And I just finished reading the selection for next week’s book club meeting, Before I Go To Sleep by S J Watson.  I have read this book before, and remember really enjoying it, so I thought it would be something a bit different to add to our book list.  I enjoyed it less this time, probably because I remembered the ending so found it less of a mystery than before.  This novel tells the story of Christine Lucas, who wakes up each morning with no memory of where she is or why there is a strange man in the bed beside her.  When she looks in the bathroom mirror, she is horrified to see an aged face looking back at her, and wonders what has happened.  The man in bed, Ben, tells her that she had an accident more than twenty years ago, leaving her with retrograde and anterograde amnesia; that is, she is unable to retrieve most memories from before the accident, and she is also unable to create and store new memories.  Her amnesia, however, is unusual, in that she can retain new memories each day, while she is awake, for up to about 24 hours, but these are all erased as soon as she goes to sleep, and she wakes up each morning as blank as a slate.  She has no recollection of her husband or her life, and Ben must fill her in every day, leaving tasks written on a blackboard for her to do each day to fill her time.  We find out that she has been secretly seeing neurologist Dr Nash for treatment, and he has encouraged her to write in a journal as a way to remind herself of the things she has learned about her past and present life.  This journal she keeps hidden from Ben, as she senses that he has been lying to her and keeping things from her deliberately.  But she is never sure what is truth and what are lies, and she struggles to piece together her reality and her past in order to live more fully.  She asks at one point about halfway through the book, “What are we, if not the accumulation of our memories?”  By undergoing treatment with Dr Nash and rereading her journal entries, her memories begin to slowly return, in bits and pieces, flashes that appear in an instant and then are gone.  These she cannot retain into the next day, but by writing them down, she is able to slowly form a picture of who she was and is.  But who can she trust, when those who claim to love her and want to help her offer contradicting stories about her past?  This book really made me think about memory, how much it defines who we are and how much we rely on it in so many ways in our daily lives.  This nail-biting read is sure to keep you glued to your seat until the very last page, as the tension builds and more truths are revealed.  I don’t want to spoil anything, so I’ll just say that I was hoping for a different ending than the one in the book.  Still, it was a great read, and I would recommend it to those who enjoy reading domestic thrillers (is there such a genre as that?), such as The Silent Wife or Gone Girl, or those who liked the excellent, though confusing, film “Memento”, which was about a man who could not form new memories and who gets caught up in a complex web of lies and deception.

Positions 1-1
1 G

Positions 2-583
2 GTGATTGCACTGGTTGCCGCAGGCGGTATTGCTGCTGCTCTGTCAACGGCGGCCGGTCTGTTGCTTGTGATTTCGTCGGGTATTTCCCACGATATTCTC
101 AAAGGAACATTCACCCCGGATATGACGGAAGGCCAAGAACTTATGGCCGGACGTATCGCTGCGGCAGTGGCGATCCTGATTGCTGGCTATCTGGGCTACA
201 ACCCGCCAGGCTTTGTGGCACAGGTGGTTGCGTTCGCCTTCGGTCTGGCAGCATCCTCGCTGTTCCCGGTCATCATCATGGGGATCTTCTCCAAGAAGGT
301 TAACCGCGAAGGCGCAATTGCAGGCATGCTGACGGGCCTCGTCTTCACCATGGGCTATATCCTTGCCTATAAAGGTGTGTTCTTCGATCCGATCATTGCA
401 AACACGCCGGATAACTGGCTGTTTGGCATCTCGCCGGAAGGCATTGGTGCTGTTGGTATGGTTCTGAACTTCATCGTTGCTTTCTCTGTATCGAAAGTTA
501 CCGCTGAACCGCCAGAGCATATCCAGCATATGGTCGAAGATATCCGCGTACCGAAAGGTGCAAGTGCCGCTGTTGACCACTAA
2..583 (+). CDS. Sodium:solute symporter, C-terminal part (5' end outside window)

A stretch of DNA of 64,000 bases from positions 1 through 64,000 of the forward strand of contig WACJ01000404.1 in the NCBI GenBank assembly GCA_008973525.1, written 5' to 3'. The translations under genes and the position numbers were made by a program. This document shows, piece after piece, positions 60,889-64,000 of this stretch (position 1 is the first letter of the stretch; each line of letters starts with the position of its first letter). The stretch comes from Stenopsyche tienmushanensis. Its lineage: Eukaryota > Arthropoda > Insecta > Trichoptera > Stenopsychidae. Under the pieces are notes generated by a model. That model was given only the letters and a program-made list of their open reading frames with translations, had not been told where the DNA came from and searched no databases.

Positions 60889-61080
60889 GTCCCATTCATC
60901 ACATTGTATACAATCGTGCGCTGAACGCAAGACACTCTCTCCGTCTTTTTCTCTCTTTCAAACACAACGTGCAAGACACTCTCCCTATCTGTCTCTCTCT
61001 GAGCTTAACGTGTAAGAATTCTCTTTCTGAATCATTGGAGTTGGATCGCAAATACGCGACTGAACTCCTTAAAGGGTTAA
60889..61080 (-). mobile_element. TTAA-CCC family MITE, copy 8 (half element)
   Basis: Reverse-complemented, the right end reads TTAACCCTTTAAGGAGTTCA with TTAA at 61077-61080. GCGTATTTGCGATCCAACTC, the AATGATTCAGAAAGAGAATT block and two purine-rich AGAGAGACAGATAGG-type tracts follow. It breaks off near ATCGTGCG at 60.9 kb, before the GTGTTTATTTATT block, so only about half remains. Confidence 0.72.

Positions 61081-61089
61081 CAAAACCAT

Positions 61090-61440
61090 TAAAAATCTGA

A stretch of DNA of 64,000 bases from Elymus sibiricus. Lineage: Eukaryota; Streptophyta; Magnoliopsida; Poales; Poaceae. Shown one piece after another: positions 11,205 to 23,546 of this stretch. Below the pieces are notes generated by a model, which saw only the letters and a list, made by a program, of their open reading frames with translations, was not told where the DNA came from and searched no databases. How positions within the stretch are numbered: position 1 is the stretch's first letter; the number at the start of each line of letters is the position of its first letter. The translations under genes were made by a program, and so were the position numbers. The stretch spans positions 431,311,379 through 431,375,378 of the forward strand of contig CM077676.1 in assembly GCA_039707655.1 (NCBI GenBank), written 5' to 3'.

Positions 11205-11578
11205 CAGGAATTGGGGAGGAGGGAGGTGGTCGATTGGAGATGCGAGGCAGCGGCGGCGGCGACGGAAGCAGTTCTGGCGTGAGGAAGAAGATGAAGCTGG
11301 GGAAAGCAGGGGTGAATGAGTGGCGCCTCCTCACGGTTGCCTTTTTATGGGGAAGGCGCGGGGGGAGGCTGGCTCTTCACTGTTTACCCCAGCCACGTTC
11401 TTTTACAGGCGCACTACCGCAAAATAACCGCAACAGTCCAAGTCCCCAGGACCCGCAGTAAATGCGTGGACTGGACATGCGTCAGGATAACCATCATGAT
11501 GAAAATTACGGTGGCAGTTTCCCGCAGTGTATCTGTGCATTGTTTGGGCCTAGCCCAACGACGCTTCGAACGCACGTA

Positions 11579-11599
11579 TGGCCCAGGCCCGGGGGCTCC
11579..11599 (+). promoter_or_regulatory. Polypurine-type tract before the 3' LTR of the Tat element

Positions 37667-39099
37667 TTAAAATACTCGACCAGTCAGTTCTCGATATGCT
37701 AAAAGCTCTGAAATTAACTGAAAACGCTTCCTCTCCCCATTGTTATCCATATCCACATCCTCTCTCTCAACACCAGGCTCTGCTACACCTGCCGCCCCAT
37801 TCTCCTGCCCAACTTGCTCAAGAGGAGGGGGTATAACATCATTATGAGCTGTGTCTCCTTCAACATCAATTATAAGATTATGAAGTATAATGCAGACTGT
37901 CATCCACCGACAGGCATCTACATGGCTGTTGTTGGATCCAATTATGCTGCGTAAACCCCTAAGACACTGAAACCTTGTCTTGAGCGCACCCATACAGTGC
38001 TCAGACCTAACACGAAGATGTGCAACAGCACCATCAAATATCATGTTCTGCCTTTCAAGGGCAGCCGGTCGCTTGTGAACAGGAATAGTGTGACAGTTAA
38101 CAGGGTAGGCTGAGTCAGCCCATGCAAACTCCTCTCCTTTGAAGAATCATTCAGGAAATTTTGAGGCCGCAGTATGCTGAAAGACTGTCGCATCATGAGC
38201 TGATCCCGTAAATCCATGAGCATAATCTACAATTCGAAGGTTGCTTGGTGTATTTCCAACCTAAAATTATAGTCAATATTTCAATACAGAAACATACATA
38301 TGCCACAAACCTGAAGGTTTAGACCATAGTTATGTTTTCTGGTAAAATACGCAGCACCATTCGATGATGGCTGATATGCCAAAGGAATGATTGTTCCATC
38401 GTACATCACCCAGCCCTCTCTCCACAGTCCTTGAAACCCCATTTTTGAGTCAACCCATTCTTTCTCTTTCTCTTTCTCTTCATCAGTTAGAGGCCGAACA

That’s all for today! 

Bye for now…
Julie